Good morning, everyone. It is Wednesday.

1. Sanders, Cruz take Wisconsin. There was a primary yesterday in Wisconsin. The Badger State, they call it. Anyway, Bernie Sanders beat Hillary Clinton, 56 to 43. Sanders picked up 45 delegates to Clinton’s 31. Sanders has now won seven of the last eight contests on the Democratic side. But he remains a long shot, due to Clinton’s support among superdelegates.

On the Republican ticket, Cruz bested Trump, increasing the odds that Trump will not be able to coast into the convention with a majority of delegates. The delegate count currently is: Trump, 740; Cruz, 514; Kasich, 143. There’s still 888 delegates up in the air, with 1,237 the magic number to clinch.

The Trump camp responded sourly to the loss: “Ted Cruz is worse than a puppet—he is a Trojan Horse, being used by the party bosses to steal the nomination from Mr. Trump,” a statement from the campaign read.

2. They’re still protesting at Duke. The nine students that have been occupying the second floor of the Allen Building on Duke’s campus since last Friday are still there, and still refusing to leave until their demands are met. Among other things, they want the resignation of executive vice president Tallman Trask, who has been accused of leveling a racial slur at a black parking attendant after hitting her while driving his white Porsche on campus.

Late Tuesday night, Duke officials announced that the building will again be closed for business on Wednesday—the third straight day the protesters have interrupted operations at the building, which is where Duke president Richard Brodhead’s office is located. Rev. William Barber, president of the North Carolina NAACP, was also on campus Tuesday. He was denied access to the building but spoke to the protesters outside. The Duke Chronicle is posting regular updates on the ongoing situation on campus here.

3. The Paypal aftermath. Tuesday afternoon, Paypal announced that, due to the discriminatory nature of HB 2, it was shelving its recently announced plans to expand operations in Charlotte, a move that would have brought 400 jobs to the city.

“The new law perpetuates discrimination and it violates the values and principles that are at the core of PayPal’s mission and culture,” president and CEO Dan Schulman said. “As a result, PayPal will not move forward with our planned expansion into Charlotte.”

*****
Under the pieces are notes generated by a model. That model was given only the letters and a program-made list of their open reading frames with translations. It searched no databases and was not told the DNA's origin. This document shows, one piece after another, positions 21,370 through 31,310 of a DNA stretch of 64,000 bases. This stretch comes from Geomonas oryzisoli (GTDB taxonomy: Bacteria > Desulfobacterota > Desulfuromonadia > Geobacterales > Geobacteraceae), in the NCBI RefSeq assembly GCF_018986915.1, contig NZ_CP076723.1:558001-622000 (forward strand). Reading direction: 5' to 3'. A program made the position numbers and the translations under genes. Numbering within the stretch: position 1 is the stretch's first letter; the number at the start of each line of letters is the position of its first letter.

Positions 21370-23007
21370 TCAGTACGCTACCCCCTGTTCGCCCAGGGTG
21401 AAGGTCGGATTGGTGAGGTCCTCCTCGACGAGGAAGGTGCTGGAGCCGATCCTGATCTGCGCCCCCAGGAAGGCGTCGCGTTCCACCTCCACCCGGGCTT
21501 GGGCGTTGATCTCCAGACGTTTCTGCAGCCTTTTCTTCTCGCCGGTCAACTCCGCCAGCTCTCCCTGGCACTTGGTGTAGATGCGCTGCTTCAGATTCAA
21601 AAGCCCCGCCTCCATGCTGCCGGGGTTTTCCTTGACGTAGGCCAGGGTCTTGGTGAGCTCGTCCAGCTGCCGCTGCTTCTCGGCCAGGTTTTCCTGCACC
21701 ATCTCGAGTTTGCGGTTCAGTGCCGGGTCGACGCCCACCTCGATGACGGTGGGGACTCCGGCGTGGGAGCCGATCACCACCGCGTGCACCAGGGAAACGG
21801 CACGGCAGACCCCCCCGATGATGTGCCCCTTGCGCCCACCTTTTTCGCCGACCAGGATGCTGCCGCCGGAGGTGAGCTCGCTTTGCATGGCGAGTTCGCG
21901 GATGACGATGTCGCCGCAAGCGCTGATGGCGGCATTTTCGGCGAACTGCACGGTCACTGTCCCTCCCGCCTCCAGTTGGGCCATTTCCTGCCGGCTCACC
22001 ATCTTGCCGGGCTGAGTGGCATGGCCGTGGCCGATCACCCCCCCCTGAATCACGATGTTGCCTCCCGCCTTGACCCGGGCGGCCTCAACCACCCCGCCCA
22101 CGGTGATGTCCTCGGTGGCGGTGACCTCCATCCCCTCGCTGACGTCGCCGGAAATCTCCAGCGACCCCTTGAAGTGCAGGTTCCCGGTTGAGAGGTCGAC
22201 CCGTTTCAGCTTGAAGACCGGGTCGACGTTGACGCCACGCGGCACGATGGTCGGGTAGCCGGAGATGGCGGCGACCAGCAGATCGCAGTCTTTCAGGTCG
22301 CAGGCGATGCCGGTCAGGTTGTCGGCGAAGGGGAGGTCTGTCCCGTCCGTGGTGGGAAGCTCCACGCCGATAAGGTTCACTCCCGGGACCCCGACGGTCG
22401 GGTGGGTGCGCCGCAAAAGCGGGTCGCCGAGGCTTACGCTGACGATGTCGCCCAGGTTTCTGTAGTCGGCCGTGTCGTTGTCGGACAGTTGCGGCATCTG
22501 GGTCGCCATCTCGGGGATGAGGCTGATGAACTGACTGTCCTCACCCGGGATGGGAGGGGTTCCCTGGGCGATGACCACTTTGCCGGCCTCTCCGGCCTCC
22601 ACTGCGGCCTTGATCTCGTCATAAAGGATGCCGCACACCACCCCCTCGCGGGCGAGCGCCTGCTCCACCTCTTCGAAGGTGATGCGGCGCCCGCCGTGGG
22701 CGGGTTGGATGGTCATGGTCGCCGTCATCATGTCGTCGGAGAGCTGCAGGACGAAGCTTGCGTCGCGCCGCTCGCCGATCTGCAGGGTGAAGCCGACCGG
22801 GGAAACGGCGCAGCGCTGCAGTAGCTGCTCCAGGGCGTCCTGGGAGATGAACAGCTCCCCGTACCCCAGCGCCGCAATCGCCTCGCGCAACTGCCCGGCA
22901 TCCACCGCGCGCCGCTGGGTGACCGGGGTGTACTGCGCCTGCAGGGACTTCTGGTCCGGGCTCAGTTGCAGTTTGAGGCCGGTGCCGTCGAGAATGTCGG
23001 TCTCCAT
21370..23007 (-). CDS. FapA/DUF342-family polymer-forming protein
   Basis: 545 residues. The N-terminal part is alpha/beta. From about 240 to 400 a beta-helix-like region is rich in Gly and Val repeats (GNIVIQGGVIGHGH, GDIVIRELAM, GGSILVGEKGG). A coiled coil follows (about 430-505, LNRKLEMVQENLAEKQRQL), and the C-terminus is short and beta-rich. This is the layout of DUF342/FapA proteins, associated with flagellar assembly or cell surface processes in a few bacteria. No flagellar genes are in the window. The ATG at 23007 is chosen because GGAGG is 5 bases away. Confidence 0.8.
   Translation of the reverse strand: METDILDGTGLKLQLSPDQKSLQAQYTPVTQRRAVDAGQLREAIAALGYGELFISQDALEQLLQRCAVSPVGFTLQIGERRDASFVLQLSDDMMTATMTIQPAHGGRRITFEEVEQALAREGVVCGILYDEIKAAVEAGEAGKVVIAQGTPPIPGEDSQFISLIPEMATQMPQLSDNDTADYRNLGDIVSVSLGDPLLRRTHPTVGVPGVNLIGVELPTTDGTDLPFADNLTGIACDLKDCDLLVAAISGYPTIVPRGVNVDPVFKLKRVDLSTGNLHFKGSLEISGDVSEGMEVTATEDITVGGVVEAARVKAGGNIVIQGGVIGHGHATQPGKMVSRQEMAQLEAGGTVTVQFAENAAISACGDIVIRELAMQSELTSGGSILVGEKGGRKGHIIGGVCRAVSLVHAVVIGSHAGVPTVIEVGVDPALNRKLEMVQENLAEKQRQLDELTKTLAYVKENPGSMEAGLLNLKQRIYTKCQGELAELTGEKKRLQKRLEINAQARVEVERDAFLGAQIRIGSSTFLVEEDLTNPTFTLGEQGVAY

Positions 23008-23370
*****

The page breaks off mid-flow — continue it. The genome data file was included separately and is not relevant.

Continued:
The announcement, of course, was the latest humiliating blow to Tim Moore, Phil Berger, and all the other supposedly pro-business Republicans who voted for HB 2. How did those redneck buffoons react to the news? By blaming Charlotte mayor Jennifer Roberts for passing the original LGBT-friendly ordinance; accusing Roy Cooper of trying to score political points; and issuing a press release about how evil Paypal is.

A Charlotte Observerop-ed does an excellent job of unpacking the Hitler-in-the-bunker logic going on here:

Just weeks ago, Gov. Pat McCrory was at the Charlotte Chamber touting the PayPal news and boasting that it was the kind of company North Carolina needed to recruit. By Tuesday, the N.C. Republican Party was slamming PayPal executives as hypocrites guilty of “extortion” who do business in countries with human rights abuses.

…Will legislators respond by maligning Red Ventures? Will they bad-mouth the NBA if the league moves the 2017 All Star game? And how many companies have crossed North Carolina off the list without anyone knowing?

At a public event in Charlotte where Gov. Pat McCrory was making a pitch for higher teacher salaries (not gonna save you, Pat), McCrory gave a few vague replies to the Paypal news, then went and hid in the school’s administrative office until all the reporters left.

4. Greensboro, Marion city councils adopt resolutions opposing HB 2. Not that it makes much of a difference at this point, but Greensboro’s passed 8-1, and the wildly liberal outpost of Marion, N.C., passed its unanimously.

5. Booker will give NCCU address. Cory Booker, U.S. Senator from New Jersey, will give the commencement address at North Carolina Central University this May, the school announced Tuesday. Booker’s father, Cary Booker, graduated from NCCU in 1962.

Enjoy your Wednesday.